Interview with Maxime Martinot

The first part of your film is built around a text by Marguerite Duras. Could you tell us more about this text, and why you wanted to adapt it ?

I came across Marguerite Duras’s text and it immediately appealed to me. It’s a text that she wrote in the Cahiers du Cinéma, for the issue of which she was chief editor
(Les Yeux verts, which was later published as a book). What is beautiful is the impossibility of knowing whether this story of huge numbers of antelopes rushing to
their death was true or not : I did not want to know whether or not it’s a legend. There’s something pertaining both to the scientific report and the lyrical poem,
something of the fable or the legend. I enjoyed not choosing between the two, and this mysterious tension is what struck me the most. I kept the text in mind, and I wanted to record it, because it’s very short and very beautiful in its language, less dry and elliptical than other texts by Duras. It’s almost classical, but also very modern in its brevity. I wanted to record it simply to be able to hear it. At first, I wanted to use it with « neutral » images of nature documentaries, but instead, I used it in Histoire de la révolution, my previous film. Last year, at the beginning of the pandemic, which brought with it its police images shot by drones, I recalled these images shot by drones in nature documentaries or by hunters on youtube and reminded me of the initial idea, of these antelopes running to escape the drones. They are images from documentaries about nature, but they are oppressive : we get the impression that the antelope runs to escape the drone rather than an actual predator. These images resonated with the drones surveilling Paris, with these images of a completely empty Paris, as in a fantasy of surveillance. I did wonder whether it was lazy to readapt the same text, but in the end no, I buildt another film around the text, and used another take. It’s a film that I consider as a ciné-tract, a form I like a lot and that I still consider very much relevant, in which a lot of things can still be done. We move from the fable to current events, from eternity to contemporaneity. It's a very big temporal tension in a very short film.

A striking sequence is built around shots of antelopes being hunted. Could you explain the link between these images and the ones seen in the rest of the film ?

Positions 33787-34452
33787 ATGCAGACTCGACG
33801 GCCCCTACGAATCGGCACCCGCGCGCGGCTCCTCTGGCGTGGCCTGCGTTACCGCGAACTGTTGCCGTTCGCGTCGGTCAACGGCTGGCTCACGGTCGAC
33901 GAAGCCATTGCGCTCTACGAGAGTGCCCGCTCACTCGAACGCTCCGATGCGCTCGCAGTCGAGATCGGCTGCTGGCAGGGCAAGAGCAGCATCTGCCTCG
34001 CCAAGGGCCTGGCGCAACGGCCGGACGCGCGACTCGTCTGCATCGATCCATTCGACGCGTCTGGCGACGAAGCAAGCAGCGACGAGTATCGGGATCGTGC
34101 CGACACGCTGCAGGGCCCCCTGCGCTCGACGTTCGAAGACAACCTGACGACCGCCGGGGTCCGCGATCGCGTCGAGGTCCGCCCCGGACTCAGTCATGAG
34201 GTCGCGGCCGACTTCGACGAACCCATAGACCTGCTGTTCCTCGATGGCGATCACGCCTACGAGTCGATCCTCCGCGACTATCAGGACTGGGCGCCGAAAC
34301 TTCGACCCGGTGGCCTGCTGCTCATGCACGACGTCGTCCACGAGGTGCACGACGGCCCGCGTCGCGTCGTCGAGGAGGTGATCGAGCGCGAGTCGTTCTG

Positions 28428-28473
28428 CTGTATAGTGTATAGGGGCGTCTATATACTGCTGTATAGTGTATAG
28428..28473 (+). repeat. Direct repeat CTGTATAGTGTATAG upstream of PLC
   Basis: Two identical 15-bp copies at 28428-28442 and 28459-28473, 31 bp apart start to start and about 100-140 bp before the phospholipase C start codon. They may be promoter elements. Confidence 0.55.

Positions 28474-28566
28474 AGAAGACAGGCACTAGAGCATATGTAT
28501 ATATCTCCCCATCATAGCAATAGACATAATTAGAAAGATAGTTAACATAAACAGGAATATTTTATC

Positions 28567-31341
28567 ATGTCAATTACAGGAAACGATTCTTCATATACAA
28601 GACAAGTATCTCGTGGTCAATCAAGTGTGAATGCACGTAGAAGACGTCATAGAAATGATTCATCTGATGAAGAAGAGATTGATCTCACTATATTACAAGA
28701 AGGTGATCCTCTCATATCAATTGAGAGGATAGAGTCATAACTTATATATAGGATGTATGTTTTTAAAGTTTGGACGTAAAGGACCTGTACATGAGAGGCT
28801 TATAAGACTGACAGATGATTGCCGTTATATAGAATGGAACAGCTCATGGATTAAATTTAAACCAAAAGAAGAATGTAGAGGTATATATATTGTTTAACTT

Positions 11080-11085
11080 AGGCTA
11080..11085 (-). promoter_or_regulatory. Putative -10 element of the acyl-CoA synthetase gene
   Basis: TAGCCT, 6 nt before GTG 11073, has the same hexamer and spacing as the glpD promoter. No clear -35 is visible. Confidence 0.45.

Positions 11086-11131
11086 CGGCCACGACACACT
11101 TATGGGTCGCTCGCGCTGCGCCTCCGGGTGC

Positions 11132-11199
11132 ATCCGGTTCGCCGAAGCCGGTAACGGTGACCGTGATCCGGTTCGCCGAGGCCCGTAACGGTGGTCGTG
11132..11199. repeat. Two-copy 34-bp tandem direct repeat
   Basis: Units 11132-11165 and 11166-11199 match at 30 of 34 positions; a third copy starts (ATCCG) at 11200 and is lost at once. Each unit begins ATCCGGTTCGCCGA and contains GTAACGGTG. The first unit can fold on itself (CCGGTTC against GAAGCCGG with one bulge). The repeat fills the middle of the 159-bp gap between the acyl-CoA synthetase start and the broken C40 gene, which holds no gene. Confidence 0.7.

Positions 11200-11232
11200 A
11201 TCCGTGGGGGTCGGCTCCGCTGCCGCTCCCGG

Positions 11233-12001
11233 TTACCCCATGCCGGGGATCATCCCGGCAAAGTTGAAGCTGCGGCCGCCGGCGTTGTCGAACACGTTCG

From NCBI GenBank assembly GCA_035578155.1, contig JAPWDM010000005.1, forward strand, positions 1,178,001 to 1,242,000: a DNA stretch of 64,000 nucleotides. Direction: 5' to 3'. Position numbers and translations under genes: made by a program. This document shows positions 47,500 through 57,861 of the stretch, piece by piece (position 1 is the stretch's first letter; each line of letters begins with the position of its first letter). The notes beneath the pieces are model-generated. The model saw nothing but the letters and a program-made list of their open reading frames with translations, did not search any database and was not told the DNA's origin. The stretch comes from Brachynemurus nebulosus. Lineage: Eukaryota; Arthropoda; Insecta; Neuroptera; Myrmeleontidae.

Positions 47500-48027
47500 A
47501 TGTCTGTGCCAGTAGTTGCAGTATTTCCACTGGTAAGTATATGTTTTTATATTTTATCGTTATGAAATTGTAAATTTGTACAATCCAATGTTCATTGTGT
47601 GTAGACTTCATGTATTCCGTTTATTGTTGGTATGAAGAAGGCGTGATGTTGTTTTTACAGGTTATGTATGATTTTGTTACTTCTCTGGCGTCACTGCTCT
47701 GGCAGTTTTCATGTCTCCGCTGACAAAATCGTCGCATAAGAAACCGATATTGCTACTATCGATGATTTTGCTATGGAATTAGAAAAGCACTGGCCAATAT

I wanted to make the theme explicit : I consider drone imagery as an imagery of hunting, but not everyone does. It’s a generalisation, but it corresponds to my point of
view on these images. For me, they are the same type of images : as if the ultimate end of a drone image necessarily leads to the act of killing. Fatally, it always leads
back to a police image.

In parallel to the text about the french political situation, you also include images of Chile and of Black Lives Matter protests. Why this parallel between the different political situation ?

I made the film last year, so I finished it around May 2020. Castaner was still Minister of the Interior. I haven't brought it up to date since, but there has been the
Global Security Law (allowing for the use of drone surveillance and making it harder for citizens to publish images of the police, translator's note)… The idea is still to leave from afar and lead to today. And as it's a ciné-tract, it has to lead to a call to struggle. These images, of Chile and Black Lives Matter, show people who have, individually or collectively, found technical solutions to face drones. It’s legally dangerous to do so, but it's a call to struggle. As for moving from the animal metaphor to images of concrete struggles, when you read Duras, you fatally think of what is shared between antelopes and humans : this migration, this impulse to move, to move forward for reasons of life or death… Duras talks about death and suicide in her text, but there is also a strong relation to the vital impulse. An irrepressible movement of struggle and collective coherence.

Interview by Nathan Letoré